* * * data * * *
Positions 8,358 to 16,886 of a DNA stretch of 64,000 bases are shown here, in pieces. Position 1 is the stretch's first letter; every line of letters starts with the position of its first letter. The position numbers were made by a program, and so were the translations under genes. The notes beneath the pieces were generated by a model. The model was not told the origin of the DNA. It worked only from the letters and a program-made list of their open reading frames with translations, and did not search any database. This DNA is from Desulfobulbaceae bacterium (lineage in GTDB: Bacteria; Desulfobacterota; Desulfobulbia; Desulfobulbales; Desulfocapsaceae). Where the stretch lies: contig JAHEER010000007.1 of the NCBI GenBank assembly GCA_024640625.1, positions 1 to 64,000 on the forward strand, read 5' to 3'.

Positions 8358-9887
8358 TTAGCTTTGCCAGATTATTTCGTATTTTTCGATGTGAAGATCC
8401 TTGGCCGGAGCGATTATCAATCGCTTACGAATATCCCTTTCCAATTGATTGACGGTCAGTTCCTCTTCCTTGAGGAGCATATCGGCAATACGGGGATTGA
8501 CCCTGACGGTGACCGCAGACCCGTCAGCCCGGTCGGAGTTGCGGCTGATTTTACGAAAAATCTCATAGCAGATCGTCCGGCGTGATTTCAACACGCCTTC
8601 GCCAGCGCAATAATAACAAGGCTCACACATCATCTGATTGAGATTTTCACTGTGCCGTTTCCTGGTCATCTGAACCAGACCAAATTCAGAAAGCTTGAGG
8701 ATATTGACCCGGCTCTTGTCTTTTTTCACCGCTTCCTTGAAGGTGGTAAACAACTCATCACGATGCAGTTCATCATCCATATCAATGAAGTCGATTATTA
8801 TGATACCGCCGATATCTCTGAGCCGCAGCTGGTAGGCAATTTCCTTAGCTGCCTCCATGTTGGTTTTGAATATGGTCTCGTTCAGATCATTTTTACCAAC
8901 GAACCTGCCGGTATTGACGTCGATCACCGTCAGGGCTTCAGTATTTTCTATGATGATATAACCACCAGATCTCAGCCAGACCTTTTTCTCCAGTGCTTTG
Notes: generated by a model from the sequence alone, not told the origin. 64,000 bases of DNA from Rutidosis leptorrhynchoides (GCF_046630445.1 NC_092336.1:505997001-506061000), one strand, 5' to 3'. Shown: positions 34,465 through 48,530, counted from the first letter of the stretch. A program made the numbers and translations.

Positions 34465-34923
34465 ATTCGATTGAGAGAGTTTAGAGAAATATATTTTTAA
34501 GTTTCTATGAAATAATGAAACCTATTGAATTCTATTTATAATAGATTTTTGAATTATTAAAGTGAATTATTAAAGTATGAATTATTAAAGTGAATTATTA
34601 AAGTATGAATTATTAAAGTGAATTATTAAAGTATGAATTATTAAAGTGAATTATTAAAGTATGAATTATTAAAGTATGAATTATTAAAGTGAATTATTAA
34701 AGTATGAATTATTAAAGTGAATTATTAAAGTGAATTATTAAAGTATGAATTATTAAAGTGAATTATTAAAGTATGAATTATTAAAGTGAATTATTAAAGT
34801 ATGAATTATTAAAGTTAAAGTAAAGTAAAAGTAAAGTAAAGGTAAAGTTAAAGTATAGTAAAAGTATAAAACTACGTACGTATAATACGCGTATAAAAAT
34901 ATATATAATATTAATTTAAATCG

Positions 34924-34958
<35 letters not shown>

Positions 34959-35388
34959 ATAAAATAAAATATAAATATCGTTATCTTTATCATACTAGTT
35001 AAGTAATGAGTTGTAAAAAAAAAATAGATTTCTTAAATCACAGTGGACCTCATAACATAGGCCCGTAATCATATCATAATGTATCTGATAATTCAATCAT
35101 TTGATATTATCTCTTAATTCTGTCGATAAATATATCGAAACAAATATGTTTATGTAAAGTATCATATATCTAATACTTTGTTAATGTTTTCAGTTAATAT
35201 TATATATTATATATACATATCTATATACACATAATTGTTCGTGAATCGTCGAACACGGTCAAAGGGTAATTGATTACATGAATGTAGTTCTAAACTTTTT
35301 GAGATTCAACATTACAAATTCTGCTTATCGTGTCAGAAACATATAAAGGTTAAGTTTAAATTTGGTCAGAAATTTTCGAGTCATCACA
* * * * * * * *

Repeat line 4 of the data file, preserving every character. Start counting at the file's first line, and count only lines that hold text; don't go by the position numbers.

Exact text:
8401 TTGGCCGGAGCGATTATCAATCGCTTACGAATATCCCTTTCCAATTGATTGACGGTCAGTTCCTCTTCCTTGAGGAGCATATCGGCAATACGGGGATTGA